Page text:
“Big Meat” tries to silence its critics


Reader S. L. sent me the link to this video from cattleman Jim Mundorf describing “how there is an obvious campaign to get cattlemen, who criticize the way the industry currently operates, to shut the hell up”.  I recommend spending 8 minutes of your time watching it.  In particular, note what he says about foreign meat imports being re-labeled as a US product and sold as such.

I’ve been talking to local farmers and ranchers for some time about the sourcing and pricing of meat, as regular readers will recall.  Mr. Mundorf’s news fits what they’ve been telling me.  Here in northern Texas, we haven’t been subject to as much pressure from “Big Meat”, but I understand producers in more northerly states are “under the gun”:  if they complain, the big feed lots won’t buy their cattle, putting them out of business.

That’s also why my wife and I have long made a practice of buying our meat from a nearby butcher, who sources locally and can tell us where everything came from.  He’s not the cheapest source available, but his quality is unmatched.  He also makes up things like sausages to order.  I recently asked him to make me some of his (justly famous) bratwurst flavored with boudin seasoning from Louisiana.  The result was extremely tasty, and (because I ordered in bulk) the price was very reasonable, about 60% of his usual list price for bratwurst.  I wasn’t complaining!

He’s also partnered with others in a small-scale regional processing facility, slaughtering up to 1,000 animals every year.  You can order a whole cow or portions thereof, or a pig, or whatever.  I find the prices a bit high, but the facility points out (with justification) that you’re getting top-quality meat for the money, with no imports and no sub-standard cuts.  (You can even go to their farm and select the cow you want – a friend of ours did that recently.)  In that sense, yes, I guess the higher price is justifiable.  Certainly, the one-third of half a cow that we recently shared with two other families is proving to be very good eating.

My advice?  Whenever possible, find a local supplier who’s trustworthy, and buy from him.  It pays dividends in helping to avoid the shenanigans described by Mr. Mundorf.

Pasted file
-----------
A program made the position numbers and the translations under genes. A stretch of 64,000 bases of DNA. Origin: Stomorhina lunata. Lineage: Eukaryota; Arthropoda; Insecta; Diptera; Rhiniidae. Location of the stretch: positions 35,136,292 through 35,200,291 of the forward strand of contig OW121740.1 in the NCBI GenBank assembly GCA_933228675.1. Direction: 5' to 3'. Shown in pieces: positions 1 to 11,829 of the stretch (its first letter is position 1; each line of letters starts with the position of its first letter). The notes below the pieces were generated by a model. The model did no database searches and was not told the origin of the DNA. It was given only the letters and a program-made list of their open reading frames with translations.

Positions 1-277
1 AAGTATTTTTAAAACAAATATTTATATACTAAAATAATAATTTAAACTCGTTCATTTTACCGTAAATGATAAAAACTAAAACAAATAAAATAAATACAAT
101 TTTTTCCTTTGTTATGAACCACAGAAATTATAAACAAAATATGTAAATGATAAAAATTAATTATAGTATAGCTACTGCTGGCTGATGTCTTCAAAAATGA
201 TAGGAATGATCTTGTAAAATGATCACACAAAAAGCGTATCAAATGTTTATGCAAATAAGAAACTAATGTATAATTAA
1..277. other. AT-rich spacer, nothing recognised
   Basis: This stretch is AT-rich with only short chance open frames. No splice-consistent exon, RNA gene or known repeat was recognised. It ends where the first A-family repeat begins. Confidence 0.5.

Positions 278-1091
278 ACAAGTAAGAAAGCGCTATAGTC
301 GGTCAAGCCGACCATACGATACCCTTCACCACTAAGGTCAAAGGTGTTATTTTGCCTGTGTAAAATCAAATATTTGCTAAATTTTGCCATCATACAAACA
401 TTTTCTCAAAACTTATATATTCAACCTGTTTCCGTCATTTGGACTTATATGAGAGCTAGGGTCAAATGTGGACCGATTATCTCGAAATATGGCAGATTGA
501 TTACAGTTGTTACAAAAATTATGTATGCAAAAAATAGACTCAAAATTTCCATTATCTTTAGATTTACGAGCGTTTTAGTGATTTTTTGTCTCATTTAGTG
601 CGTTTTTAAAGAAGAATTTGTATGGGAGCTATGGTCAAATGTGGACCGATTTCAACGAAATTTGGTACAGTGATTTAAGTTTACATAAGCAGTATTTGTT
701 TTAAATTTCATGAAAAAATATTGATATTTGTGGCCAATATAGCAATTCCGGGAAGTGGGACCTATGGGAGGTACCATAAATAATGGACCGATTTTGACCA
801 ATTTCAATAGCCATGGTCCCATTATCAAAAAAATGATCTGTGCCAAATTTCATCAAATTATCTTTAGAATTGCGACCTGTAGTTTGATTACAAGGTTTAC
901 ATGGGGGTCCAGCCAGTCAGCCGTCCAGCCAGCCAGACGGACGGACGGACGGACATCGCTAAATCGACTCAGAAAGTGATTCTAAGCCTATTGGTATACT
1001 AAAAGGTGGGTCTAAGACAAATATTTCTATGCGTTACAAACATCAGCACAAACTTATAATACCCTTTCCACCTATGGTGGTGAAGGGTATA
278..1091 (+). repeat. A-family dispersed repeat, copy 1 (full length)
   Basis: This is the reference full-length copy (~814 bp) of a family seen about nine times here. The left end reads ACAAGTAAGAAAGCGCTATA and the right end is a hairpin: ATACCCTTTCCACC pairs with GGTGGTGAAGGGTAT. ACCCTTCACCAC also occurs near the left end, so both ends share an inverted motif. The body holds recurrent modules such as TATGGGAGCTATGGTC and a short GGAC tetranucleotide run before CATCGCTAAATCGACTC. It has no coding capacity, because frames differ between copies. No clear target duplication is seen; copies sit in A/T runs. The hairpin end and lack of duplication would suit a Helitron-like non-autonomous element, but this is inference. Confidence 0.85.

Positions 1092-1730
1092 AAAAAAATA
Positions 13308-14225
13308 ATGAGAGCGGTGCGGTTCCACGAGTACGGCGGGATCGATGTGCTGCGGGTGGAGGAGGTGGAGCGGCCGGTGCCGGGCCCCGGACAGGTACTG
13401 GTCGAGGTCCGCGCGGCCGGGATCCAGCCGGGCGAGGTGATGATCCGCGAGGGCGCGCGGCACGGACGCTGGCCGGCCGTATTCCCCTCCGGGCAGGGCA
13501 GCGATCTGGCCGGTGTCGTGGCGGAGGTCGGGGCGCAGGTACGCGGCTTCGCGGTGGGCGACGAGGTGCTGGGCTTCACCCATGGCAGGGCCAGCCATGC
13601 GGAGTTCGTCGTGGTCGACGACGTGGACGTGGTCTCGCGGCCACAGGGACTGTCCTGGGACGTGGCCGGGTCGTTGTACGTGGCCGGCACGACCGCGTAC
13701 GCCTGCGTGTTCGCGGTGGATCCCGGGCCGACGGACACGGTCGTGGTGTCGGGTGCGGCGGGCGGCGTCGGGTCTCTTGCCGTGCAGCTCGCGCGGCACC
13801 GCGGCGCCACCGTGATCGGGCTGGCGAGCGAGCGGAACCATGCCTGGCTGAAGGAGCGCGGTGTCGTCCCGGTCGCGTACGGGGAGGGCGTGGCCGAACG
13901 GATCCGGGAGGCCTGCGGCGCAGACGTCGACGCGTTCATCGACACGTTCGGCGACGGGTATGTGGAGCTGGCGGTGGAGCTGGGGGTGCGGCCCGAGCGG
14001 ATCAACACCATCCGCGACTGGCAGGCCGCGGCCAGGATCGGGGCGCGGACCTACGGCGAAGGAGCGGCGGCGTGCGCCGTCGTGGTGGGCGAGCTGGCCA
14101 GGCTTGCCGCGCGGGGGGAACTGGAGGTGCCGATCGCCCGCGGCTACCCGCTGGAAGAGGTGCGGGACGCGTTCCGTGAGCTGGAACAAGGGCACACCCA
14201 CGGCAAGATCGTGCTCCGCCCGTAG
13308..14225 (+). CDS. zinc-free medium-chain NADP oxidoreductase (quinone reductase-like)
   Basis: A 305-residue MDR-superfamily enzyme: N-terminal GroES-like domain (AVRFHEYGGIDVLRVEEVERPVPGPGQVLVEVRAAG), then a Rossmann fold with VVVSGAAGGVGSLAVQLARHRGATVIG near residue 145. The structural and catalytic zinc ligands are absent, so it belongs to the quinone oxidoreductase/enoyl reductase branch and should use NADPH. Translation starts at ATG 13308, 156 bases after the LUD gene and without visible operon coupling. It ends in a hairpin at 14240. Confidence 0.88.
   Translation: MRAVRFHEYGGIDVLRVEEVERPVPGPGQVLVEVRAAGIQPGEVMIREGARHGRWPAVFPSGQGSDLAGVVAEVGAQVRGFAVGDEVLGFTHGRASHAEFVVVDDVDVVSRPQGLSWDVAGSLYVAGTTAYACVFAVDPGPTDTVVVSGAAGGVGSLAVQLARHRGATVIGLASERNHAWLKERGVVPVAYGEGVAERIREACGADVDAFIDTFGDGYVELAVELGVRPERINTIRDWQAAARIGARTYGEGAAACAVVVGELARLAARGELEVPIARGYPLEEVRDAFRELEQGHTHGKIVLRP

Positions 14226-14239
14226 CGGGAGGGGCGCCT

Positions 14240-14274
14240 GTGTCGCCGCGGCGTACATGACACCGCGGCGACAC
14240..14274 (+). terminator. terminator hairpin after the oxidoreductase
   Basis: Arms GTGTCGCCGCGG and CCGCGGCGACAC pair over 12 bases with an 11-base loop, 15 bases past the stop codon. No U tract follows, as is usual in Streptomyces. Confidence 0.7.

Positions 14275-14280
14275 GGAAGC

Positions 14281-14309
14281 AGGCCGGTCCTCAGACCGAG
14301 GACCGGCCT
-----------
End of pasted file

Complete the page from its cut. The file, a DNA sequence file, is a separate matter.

1. Bigger freezer, place to put it, place to plug it in, backup generator….
    There's a small herd of beef cattle right next door to us; the meat used to be sold at a boutique butcher shop nearby, but that seems to have gone out of business (also, my wife wouldn't approve of eating a critter she might have met while 'twas on the hoof). I need to inquire as to where the local, small-batch, pasture-raised cattle end up these days.

  2. (You can even go to their farm and select the cow you want – a friend of ours did that recently.)

    That made me think of The Restaurant at the End of the Universe, where diners at Milliways have the opportunity to "meet the meat."

  3. "Bigger freezer, place to put it, place to plug it in, backup generator…."
    Or one heck of a neighborhood BBQ.
    Thanks for this post.
    You all be safe and God bless.

  4. Riddle me this Batman – Why would one of the most agriculturally productive countries in the world need to import food animals?

    Today I think 75% of honey originates outside the US but is packaged and marked product of the US as well.
    This started in I think the 1950's and helped result in bringing various infections and pests into the US, much of which is responsible for the decline in bee population (also use of pesticides all over the place, some of which stay in the environment a very long time).

    Makes me wonder how the foreign beef will effect our domestic cattle. And given supply chain issues as we have found why would we allow our food to be exposed to the same problems?

  5. We have a small meat processing facility in my area, one of only 2 or 3 in the State. Unfortunately, we are too far north to raise good cattle, we do have a new butcher shop that just gets Certified Black Angus or better (got a Japanese A5 Wagyu Ribeye, with papers and everything, a couple weeks ago, worth trying once in your life). I get most of my meat from Costco or large roasts or whole primals when they have them on sale at Safeway or Fredmeyers, then I just cut them up and vacuum bag them, keep all three of my freezers full.

  6. "Why would one of the most agriculturally productive countries in the world need to import food animals?"

    Because some politician decided to screw over domestic producers in favor of foreign ones: see the destruction of the US lamb market back in the …50s?

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